Stockholm — Workers genetically predisposed to develop multiple sclerosis could face a greater risk if they are exposed to organic solvents or they smoke, a study recently published by the American Academy of Neurology shows.
Toronto — Women who work 45 or more hours a week may have an increased risk of diabetes, according to a recent study from the Institute for Work and Health and the Institute for Clinical Evaluative Sciences.
San Diego — More than 4,600 coal miners have developed the most severe form of black lung disease since 1970, with nearly half of the cases emerging after 2000, according to a recent study from the University of Illinois at Chicago.
Atlanta — Disease cases stemming from mosquito, tick and flea bites more than tripled from 2004 to 2016 in the United States, and outdoor workers remain among those at risk, the Centers for Disease Control and Prevention states in a new report.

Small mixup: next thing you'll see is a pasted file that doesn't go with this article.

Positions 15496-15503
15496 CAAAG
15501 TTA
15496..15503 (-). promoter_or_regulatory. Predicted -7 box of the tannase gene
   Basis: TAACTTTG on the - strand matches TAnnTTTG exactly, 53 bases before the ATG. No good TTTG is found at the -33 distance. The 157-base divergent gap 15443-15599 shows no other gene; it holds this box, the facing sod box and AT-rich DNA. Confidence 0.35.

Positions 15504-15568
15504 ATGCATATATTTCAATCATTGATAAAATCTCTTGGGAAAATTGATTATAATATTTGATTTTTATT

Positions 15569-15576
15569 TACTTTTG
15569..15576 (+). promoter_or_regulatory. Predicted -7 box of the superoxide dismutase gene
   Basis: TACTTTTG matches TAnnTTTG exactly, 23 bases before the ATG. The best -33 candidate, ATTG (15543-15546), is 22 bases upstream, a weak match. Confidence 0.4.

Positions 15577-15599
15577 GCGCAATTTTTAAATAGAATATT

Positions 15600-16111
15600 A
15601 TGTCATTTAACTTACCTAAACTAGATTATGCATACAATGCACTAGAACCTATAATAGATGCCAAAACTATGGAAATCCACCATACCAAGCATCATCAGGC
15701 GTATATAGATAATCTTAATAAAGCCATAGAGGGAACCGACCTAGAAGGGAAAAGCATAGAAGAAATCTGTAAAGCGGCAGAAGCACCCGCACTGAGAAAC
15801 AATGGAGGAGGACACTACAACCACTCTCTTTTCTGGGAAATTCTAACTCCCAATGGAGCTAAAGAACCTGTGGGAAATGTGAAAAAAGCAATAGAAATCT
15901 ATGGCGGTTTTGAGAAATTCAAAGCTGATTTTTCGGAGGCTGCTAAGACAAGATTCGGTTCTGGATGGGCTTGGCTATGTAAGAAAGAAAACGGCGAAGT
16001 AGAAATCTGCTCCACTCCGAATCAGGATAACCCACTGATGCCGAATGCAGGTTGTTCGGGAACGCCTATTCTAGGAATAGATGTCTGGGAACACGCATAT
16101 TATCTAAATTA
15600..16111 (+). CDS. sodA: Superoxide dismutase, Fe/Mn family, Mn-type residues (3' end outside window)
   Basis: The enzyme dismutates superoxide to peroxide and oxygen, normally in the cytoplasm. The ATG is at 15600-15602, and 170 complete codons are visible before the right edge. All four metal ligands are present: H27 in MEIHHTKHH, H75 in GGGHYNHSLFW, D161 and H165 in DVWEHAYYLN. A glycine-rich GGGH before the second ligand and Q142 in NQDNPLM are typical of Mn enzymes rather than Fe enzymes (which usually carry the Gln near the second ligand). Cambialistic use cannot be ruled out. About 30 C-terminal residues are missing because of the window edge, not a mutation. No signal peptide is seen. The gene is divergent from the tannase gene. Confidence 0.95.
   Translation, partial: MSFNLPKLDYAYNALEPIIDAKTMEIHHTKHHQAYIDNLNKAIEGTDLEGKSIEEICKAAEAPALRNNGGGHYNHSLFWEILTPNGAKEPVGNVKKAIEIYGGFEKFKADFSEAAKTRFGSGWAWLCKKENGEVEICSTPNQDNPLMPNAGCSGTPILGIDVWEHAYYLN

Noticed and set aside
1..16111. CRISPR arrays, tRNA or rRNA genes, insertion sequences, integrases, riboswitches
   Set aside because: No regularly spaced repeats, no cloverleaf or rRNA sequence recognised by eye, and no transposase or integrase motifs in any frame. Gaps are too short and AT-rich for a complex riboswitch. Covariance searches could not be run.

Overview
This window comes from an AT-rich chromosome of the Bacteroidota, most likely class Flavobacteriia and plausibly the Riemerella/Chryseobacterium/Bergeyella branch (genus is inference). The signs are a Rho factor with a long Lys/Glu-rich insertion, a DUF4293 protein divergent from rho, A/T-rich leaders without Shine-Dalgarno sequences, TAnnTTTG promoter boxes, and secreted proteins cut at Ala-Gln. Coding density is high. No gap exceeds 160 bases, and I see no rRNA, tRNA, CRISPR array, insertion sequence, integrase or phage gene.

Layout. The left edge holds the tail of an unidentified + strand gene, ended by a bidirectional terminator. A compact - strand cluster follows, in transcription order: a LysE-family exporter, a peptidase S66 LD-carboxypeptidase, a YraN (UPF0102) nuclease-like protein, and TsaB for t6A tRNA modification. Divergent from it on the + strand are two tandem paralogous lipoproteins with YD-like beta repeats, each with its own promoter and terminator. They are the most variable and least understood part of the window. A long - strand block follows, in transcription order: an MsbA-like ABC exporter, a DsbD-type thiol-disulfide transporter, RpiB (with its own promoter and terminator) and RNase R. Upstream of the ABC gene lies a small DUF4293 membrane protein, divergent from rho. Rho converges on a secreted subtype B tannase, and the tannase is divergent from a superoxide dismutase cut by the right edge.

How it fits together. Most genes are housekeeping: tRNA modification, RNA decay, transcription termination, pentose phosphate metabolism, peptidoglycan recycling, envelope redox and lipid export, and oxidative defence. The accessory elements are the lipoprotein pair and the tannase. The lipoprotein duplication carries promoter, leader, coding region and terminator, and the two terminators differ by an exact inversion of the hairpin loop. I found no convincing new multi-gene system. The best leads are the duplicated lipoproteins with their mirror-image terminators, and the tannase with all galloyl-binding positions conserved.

Arlington, VA – More than 40 percent of health care professionals who reported at least one symptom of influenza during a recent flu season did not stay home from work, according to a new study from the Centers for Disease Control and Prevention.
Utrecht, The Netherlands – On-the-job exposure to extremely low-frequency electromagnetic fields may double men’s risk of developing amyotrophic lateral sclerosis, according to a new study from researchers in The Netherlands.
Wythenshawe, England – Musicians, take note: Cleaning wind instruments immediately after use and allowing them to dry may lower the risk of developing a respiratory condition doctors have nicknamed “bagpipe lung.”
Washington – A recently released report from the Federal Motor Carrier Safety Administration’s Medical Review Board offers recommendations for helping commercial motor vehicle drivers who have controlled diabetes remain safe on the road.